Exchange Traded Fund

Axel Merk's 'Best Bubble Indicator' Is Setting Up For "Major Shock"

"In my experience, complacency, with its cousin low volatility, is the best bubble indicator I am aware of. Perceived safety gets investors to pile into investments that they later regret. When it happens on a massive scale, major market distortions may be created that can lead to financial crises. And as the tech bubble that burst in 2000 shows, even if there is no systemic risk, the unwinding can be most painful to investors."

S&P Futs Near All Time High On Strong Euro Data; Oil Drops On Trump's SPR Sale Plans

S&P futures rose alongside European stocks as Asian shares posted modest declines. The euro set a new six-month high and European bourses rose as PMI data from Germany and France signaled that the ECB will have to tighten soon as Europe's recovery remains on track, with the German Ifo business confidence printing at the highest level on record, and hinting at a GDP print in the 5% range.

Market Absurdity Squared: There Is Now An ETF ETF

A landmark event took place yesterday, one which, at least according to Bank of America, may signal that we have hit a top. After $2.9 trillion of inflows to passive funds, and $1.3 trillion redemptions from active funds past 10 years, an ETF ETF has launched.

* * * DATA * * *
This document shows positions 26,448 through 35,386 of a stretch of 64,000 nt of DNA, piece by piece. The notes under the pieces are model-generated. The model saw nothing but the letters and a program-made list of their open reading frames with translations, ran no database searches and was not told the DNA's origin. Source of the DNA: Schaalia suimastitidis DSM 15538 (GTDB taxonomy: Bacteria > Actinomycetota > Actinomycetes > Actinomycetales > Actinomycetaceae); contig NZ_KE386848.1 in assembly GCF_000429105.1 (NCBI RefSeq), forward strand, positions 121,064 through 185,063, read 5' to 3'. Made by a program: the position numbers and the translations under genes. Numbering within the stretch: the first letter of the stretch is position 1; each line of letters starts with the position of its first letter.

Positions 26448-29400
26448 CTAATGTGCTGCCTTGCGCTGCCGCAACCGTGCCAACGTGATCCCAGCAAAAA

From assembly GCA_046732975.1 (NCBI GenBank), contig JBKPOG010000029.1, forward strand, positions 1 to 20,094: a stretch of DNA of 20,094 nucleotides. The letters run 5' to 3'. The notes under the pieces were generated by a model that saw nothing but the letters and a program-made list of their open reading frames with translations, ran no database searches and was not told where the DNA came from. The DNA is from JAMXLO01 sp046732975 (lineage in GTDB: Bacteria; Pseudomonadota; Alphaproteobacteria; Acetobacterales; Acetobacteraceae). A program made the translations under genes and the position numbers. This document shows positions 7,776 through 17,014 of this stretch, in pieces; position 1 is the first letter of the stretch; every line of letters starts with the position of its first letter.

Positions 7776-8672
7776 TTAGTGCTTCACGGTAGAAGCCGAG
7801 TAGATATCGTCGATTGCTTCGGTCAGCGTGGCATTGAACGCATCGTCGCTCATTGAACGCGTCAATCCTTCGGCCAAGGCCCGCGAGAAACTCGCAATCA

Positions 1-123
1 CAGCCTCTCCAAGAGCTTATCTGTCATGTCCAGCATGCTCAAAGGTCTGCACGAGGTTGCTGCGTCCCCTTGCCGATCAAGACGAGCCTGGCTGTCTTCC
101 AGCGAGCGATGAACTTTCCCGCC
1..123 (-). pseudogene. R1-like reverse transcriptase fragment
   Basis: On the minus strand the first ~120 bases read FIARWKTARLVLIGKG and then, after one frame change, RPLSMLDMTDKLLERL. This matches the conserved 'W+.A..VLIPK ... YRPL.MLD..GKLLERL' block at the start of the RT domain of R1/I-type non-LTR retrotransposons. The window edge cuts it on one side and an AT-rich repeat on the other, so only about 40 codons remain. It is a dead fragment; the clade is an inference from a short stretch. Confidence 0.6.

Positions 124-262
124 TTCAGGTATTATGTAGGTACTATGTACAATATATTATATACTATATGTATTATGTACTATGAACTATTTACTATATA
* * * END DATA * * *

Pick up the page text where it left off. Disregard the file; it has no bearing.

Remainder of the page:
How Active Managers Can Profit From The ETFs' Takeover Of The Market

Sometime this week the 2,000th exchange traded fund will list on a domestic exchange. It is no exaggeration to say that there are more ETFs than investable stocks listed on US exchanges. Here is how active managers can profit from the relentless takeover of ETFs of the stock market.

Investors Have Pulled $8 Billion From Deutsche Bank's ETF Unit

DB has continued to hemmorhage cash with the FT reporting that the German lender's exchange traded fund unit has seen billions in outflows as Germany’s biggest lender considers whether to sell parts of its asset management business. Specifically, investors have pulled $8bn from Deutsche’s ETF arm so far this year.

Panicked Brits Rush To Buy Gold Bars, Stuff Them In Home Safes

Worried British savers are scrambling to buy gold bars and "stuffing them in safes at home, data suggests, as fears mount that a Brexit-induced financial meltdown could be just around the corner." The paper cites Google search data for the term "home safe" which is running 61% higher than the level at which it peaked in November 2008, the point of the financial crisis, and is now higher than at any point since. In other words, whether intended or not, locals are more terrified of the outcome of Thursday's vote than the near-collapse of the financial system in the aftermath of Lehmans' failure.